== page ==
"Neighborhoods have a diverse mix of talented, passionate, and driven residents, capable of creating vibrant communities." -ABCD Institute
We believe that healthy communities are built and sustained through systems that invite and foster participation by the neighbors within the community. Thus, Mika’s method for neighborhood development is to identify and support the leaders already living and working within the neighborhoods. Mika carries out this strategy through its Community Coach and Coordinators. Their commitment is wholly focused on building relationships to develop, train and equip existing leaders who have emerged from the communities and taken it upon themselves to initiate transformation and growth in their neighborhoods. They identify potential leaders, young and old, who have the desire and potential to bring change to their communities.
We work to build the capacity of these leaders to identify, design, fund and manage initiatives that positively impact their neighborhoods.
For Mika, a developed leader:
Pursues a life of obedience to God
Maintains healthy relationships with God, with self, with others, and with the rest of creation
Engages in learning opportunities to increase his or her leadership capacity
Leads positive change in his or her community
Organizations exist in our community to provide services that address economic needs and basic relief to the poor; Mika’s unique work is to build whole relationships through leadership development and community building. Mika engages neighbors in an empowering process in order to address the broken relationships that prevent the poor from making decisions necessary to overcome poverty.
This relational understanding of poverty has shaped the way we choose to respond to the needs in our community. When poverty is defined solely in economic terms, solutions tend to be short term fixes to a larger problem and may lead to dependency on social services. According to Myers, the “unspoken assumption is that when the missing things are provided, the poor will no longer be poor” (Myers 65). Relief-based approaches, which provide temporary aid to reduce immediate suffering, can perpetuate the cycle of poverty that is found in cities across the country. This may lead to charity fatigue between the giver and receiver and it tends to overlook the transformative potential already existing within a community. We approach the issues of poverty in Costa Mesa with the recognition that neighbors who struggle economically are also experiencing relational poverty. We seek to address these issues with solutions that not only acknowledge the economic needs of our neighbors but also seek to reconcile relationships with one another, the community and God.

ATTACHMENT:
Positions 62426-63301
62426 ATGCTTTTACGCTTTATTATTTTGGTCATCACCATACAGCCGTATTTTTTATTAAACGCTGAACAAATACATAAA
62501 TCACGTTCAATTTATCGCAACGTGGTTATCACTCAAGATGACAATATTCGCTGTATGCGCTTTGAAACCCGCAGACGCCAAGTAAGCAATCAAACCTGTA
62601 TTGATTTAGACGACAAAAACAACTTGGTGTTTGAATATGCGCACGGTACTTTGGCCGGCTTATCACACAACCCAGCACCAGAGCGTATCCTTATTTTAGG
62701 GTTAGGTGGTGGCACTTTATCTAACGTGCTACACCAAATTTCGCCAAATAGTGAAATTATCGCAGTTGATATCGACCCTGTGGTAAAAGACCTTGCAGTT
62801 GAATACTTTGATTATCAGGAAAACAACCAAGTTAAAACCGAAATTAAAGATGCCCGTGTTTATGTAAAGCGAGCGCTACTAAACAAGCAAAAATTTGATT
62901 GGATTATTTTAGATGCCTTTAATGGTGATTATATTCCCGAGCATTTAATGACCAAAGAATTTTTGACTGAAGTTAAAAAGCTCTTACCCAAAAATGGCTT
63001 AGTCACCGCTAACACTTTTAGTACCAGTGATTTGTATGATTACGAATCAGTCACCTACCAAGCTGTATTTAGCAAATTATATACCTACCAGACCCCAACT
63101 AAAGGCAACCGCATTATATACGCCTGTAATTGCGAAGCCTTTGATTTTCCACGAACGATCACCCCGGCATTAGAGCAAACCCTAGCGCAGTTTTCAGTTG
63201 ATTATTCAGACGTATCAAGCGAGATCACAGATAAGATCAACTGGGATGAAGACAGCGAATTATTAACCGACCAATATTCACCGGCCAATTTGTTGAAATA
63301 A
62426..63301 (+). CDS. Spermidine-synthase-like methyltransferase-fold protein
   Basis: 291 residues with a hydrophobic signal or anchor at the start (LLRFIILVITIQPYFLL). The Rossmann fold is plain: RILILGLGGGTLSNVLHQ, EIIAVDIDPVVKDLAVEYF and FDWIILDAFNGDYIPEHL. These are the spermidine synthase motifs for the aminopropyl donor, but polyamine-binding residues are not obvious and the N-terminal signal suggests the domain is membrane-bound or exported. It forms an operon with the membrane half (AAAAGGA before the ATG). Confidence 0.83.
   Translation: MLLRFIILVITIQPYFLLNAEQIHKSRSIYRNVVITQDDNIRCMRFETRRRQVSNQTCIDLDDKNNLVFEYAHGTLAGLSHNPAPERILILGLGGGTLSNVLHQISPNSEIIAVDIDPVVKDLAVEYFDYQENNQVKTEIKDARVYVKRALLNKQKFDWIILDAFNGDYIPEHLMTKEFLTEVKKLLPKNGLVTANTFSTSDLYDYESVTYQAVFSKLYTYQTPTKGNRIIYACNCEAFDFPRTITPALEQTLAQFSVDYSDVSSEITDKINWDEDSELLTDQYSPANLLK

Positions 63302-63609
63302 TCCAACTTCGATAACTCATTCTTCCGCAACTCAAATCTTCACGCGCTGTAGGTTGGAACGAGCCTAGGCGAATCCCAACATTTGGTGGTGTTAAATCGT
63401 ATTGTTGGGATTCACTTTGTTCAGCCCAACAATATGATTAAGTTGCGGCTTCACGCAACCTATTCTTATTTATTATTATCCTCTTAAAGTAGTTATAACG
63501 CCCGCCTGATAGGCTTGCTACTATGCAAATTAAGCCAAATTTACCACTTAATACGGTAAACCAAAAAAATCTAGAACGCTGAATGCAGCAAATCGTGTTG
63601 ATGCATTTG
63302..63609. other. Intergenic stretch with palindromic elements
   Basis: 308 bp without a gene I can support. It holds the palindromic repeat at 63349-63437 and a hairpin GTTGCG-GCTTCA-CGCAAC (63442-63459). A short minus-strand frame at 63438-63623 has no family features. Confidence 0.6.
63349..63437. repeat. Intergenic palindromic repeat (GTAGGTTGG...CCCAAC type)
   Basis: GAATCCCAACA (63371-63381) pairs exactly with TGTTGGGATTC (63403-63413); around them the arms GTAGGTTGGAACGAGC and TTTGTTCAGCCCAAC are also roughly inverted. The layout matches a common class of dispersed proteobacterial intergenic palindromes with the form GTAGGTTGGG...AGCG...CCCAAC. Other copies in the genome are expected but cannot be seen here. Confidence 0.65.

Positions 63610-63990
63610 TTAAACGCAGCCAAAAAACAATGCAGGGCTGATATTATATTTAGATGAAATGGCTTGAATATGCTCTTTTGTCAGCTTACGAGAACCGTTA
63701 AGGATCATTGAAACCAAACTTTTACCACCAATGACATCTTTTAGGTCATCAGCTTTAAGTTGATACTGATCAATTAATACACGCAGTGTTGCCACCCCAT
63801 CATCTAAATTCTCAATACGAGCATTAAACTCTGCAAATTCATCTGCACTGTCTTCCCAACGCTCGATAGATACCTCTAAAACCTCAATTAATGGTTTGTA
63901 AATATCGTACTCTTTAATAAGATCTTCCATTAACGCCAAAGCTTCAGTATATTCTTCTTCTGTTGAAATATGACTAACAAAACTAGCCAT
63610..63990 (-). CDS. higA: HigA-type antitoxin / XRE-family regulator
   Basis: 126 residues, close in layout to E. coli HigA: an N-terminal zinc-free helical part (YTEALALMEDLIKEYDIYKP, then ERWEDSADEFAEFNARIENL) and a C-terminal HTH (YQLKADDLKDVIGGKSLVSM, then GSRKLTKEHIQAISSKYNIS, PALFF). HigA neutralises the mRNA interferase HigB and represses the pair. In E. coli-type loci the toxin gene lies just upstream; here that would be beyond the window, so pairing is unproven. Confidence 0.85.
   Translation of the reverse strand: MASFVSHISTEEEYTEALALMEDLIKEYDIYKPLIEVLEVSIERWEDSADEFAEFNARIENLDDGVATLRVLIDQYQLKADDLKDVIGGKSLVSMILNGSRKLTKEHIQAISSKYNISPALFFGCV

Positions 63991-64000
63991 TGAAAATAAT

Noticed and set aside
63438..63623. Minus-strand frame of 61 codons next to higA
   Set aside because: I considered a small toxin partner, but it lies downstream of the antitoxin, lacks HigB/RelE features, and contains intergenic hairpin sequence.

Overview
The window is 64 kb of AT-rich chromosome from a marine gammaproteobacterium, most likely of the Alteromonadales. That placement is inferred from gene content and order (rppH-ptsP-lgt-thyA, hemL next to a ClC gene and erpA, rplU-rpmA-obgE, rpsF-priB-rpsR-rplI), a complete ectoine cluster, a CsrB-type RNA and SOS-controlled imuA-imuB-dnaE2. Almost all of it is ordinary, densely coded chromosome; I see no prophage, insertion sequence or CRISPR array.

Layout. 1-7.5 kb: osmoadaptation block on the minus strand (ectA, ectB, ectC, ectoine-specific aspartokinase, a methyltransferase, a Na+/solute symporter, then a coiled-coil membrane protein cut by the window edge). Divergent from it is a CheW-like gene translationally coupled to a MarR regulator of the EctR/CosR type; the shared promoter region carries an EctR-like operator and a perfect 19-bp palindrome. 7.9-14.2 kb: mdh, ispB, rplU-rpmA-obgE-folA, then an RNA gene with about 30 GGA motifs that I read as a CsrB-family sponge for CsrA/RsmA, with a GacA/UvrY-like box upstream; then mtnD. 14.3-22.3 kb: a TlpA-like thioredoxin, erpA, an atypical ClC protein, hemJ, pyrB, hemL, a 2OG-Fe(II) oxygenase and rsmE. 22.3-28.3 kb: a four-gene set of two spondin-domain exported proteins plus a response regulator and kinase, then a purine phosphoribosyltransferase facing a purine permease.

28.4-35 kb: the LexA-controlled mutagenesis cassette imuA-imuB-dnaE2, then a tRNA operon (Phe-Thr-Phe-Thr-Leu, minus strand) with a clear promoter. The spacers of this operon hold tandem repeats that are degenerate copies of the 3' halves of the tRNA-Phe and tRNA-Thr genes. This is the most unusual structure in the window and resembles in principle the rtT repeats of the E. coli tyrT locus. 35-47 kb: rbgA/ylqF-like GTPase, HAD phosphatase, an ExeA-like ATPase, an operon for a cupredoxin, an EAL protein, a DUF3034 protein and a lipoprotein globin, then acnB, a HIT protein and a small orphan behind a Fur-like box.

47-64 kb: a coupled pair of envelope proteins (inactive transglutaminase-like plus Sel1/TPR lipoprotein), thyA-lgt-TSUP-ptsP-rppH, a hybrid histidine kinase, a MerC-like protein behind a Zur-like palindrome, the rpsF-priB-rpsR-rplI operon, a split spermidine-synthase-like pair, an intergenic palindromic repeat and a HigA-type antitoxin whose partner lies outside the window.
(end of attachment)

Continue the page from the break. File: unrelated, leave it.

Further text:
Easy as ABCD
Mika uses an Asset Based Community Development (ABCD) approach to accomplish our mission. This method of community development seeks to maximize a neighborhood’s existing resources. It is based on the belief that neighborhoods have a diverse mix of talented, passionate, and driven residents, capable of creating vibrant communities. These skilled residents, however, often lack the resources and connections to realize their potential. ABCD is an alternative to a more traditional needs-based approach, and rather than focusing on their deficiencies, this approach brings to light the many opportunities present in these low-income communities.